Dudgeon, P., Cubillo, C. & Bray, A. (2015). The Stolen Generations: The forced removal of First Peoples children in Australia. In Craig Newnes (Ed.), Children in Society: politics, policies and interventions (pp.50-81). PCCS Books. https://www.pccs-books.co.uk/products/children-in-society/#.VkUyPKxUDcv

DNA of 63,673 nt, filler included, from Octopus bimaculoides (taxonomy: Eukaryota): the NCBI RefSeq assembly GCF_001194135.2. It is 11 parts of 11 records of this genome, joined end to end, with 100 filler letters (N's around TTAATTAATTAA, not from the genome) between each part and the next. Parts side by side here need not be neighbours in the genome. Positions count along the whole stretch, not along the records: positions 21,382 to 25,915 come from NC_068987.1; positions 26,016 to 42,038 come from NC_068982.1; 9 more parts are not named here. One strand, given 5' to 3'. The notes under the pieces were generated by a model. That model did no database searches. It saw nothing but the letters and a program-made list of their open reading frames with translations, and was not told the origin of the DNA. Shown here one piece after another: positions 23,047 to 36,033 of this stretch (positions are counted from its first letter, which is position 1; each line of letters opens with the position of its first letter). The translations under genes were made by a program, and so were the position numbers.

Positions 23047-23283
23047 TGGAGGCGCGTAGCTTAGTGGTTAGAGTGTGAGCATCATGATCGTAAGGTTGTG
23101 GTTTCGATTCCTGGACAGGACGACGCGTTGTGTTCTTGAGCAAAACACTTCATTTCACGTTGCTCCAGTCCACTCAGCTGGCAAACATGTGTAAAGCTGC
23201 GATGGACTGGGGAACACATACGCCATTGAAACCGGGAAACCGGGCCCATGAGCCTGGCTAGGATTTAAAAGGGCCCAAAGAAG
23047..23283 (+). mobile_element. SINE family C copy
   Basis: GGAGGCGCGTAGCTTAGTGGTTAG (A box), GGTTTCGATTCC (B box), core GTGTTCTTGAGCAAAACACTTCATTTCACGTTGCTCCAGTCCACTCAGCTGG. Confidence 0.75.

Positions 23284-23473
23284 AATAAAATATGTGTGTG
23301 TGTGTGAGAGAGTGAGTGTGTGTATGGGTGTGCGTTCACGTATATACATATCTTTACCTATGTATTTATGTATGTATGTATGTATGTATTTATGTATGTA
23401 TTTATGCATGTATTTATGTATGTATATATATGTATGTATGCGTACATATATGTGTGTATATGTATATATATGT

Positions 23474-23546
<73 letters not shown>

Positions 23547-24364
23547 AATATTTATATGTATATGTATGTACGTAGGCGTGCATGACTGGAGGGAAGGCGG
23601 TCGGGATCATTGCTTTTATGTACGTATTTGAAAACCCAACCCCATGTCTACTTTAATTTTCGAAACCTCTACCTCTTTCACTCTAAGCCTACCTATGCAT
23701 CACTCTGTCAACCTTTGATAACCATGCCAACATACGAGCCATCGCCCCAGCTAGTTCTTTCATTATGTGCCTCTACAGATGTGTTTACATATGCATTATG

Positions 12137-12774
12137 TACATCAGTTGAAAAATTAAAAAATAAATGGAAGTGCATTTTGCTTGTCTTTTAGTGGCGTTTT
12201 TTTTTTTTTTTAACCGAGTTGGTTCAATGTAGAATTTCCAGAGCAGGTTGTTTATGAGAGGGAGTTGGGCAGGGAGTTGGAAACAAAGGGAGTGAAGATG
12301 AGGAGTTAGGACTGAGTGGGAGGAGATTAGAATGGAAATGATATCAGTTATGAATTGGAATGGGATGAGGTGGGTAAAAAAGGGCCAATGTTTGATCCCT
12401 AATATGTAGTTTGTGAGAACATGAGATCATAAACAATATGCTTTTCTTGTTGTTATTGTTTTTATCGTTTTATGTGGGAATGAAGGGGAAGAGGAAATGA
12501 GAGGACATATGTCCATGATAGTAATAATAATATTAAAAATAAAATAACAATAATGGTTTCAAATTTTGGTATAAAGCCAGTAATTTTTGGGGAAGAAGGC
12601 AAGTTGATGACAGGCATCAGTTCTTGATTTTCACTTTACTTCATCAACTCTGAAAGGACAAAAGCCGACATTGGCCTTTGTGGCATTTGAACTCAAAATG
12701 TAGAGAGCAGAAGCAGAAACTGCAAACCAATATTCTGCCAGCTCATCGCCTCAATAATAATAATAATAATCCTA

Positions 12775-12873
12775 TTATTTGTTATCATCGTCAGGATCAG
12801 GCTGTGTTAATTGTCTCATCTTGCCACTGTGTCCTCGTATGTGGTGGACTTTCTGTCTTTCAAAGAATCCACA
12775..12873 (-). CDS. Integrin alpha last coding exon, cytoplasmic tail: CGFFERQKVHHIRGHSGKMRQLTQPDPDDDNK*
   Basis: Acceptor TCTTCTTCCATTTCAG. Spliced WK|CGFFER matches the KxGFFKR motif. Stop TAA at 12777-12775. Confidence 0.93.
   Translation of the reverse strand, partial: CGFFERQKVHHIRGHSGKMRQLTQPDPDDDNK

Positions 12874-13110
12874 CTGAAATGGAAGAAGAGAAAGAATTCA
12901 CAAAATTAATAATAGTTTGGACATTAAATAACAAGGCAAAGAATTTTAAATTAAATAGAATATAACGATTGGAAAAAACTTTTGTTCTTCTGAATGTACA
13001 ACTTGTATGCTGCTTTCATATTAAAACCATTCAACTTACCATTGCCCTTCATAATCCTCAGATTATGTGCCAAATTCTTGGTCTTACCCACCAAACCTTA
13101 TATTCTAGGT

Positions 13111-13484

This chapter considers the removal of Indigenous children as a global colonial and neocolonial tactic. The history of the Australian Stolen Generations is focused on, from the beginning of the abduction of children in the early 1900s up until 2015. The landmark 1997 Bringing Them Home: Report of the National Inquiry into the Separation of Aboriginal and Torres Strait Islander Children from their Families was central to the emergence of national and international awareness of the systemic abuse of First Peoples human rights in Australia and the profound wounding of Stolen Generations. Drawing attention to how the removal of First Peoples children is sanctioned by western child rearing discourses, the chapter explores how the pathologisation of Indigenous families by such discourses embed racist stereotypes of neglectful Indigenous mothers, abusive Indigenous fathers and damaged Indigenous children as deviant Others. In this context, the Australian Indigenous mental health movement has emerged within a rising de-colonisation movement founded on the principle of self-determination. Indigenous psychology in Australia, although an historically recent movement, has been at the forefront of de-colonising the western child development and child rearing discourses which justified, and continue to justify, the removal of Indigenous children from their people. The movement is also reviving and supporting culturally appropriate healing in order to strengthen and restore the social and emotional wellbeing of First Peoples damaged by generations of forced removals.